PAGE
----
Weitere Kapitel dieses Buchs durch Wischen aufrufen
In an experiment conducted by researchers at Boston University, a group of people drove one of four different cars in a computer game. The cars all performed the same; the only difference was that one of the cars had a Red Bull logo on it. They found that people who drove the Red Bull cars drove faster, took more risks, and had more accidents than people driving the other cars. When interviewed after the game, people didn’t say they drove faster because of the logos – but clearly the logos had a subconscious effect.1
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Hsu, Huel-Chen and Wen-Llang Llu. “Using Decoy Effects to Influence an Online Brand Choice: The Role of Price-Quality Trade-offs.” Cyberpsychology, Behavior, and Social Networking. April 2011, 14(4): 235–239. (print) doi:10.1089/cyber.2009.0262.
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Sharpe. Kathryn M., Ricahrd Stelin, and Joel Huber. “Using Extremeness Aversion to Fight Obesity: Policy Implications of Context Dependent Demand.” Journal of Consumer Research. (406–422). Faculty.fuqua.duke.edu. Web. 18 December 2015. https://faculty.fuqua.duke.edu/~jch8/bio/Papers/JCR%20Oct%202008%20Extemeness%20aversion.pdf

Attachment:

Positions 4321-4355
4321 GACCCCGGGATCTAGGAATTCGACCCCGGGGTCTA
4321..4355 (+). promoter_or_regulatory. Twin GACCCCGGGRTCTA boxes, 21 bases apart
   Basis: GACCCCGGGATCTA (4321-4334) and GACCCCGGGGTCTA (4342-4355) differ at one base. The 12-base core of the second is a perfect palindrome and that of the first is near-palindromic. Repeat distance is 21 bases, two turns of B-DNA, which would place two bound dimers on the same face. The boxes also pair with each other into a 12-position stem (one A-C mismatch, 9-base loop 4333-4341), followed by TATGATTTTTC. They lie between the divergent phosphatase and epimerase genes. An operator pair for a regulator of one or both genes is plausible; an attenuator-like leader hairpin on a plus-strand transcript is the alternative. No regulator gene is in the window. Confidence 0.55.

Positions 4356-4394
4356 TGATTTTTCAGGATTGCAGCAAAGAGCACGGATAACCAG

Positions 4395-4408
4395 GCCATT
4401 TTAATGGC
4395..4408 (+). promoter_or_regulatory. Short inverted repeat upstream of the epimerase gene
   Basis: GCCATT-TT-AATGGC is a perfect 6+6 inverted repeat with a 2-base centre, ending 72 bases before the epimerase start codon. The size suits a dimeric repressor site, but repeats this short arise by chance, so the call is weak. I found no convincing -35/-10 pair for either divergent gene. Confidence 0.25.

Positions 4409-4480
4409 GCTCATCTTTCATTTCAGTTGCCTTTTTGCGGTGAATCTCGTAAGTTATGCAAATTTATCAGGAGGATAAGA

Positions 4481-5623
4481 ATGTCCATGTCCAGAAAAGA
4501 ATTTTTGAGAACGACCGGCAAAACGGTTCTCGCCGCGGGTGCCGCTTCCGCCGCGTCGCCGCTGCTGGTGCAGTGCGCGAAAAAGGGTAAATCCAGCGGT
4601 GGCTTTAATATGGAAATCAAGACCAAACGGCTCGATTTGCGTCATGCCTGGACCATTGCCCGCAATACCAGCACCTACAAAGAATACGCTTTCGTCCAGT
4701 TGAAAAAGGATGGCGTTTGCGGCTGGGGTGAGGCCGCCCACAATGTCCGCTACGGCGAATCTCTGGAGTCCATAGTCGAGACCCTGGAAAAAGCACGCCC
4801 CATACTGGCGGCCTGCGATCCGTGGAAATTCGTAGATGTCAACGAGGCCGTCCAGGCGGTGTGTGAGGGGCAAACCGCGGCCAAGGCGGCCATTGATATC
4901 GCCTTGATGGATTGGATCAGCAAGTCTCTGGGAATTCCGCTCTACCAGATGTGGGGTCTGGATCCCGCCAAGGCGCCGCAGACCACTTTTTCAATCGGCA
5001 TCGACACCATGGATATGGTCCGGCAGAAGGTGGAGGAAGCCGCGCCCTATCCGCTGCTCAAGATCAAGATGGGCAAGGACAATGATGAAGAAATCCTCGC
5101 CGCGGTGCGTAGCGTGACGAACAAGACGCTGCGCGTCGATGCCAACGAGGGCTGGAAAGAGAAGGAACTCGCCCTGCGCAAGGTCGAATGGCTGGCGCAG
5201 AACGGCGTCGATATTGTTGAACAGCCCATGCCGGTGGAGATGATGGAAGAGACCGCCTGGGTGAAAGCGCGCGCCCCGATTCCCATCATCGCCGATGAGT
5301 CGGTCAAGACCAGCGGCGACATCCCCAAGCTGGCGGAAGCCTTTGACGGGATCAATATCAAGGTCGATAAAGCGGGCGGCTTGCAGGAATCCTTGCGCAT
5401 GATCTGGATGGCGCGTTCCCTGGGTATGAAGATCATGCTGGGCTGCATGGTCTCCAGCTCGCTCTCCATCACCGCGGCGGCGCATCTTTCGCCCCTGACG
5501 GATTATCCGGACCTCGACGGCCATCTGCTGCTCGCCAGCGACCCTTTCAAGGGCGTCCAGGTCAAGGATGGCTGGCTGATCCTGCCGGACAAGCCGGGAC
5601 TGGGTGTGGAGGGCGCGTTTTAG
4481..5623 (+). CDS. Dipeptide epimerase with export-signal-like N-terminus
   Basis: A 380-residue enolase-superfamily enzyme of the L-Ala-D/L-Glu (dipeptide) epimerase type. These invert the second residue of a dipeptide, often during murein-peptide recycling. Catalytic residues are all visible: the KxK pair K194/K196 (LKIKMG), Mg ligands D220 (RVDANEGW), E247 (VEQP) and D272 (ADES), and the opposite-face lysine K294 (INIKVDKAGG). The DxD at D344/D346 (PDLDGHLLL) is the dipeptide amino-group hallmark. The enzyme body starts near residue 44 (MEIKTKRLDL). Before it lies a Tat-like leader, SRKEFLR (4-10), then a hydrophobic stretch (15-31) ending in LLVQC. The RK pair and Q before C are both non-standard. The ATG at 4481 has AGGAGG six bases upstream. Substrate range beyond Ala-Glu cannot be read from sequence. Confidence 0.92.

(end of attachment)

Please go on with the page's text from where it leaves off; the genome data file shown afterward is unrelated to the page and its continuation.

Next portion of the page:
Hedgcock, William, and Akshay R. Rao. “Trade-off aversion as an explanation for the attraction effect: A functional magnetic resonance imaging study.” Journal of Marketing Research 46.1 (2009): 1–13. CrossRef
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Berger, Jonah and Gráinne Fitzsimons “Dogs on the Street, Pumas on Your Feet: How Cues in the Environment Influence Product Evaluation and Choice.” Journal of Marketing Research: 45, No. 1 (2008): 1–14.
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- Imperative 2: Embrace the All-Encompassing Nature of Customers’ Irrationality
- Palgrave Macmillan UK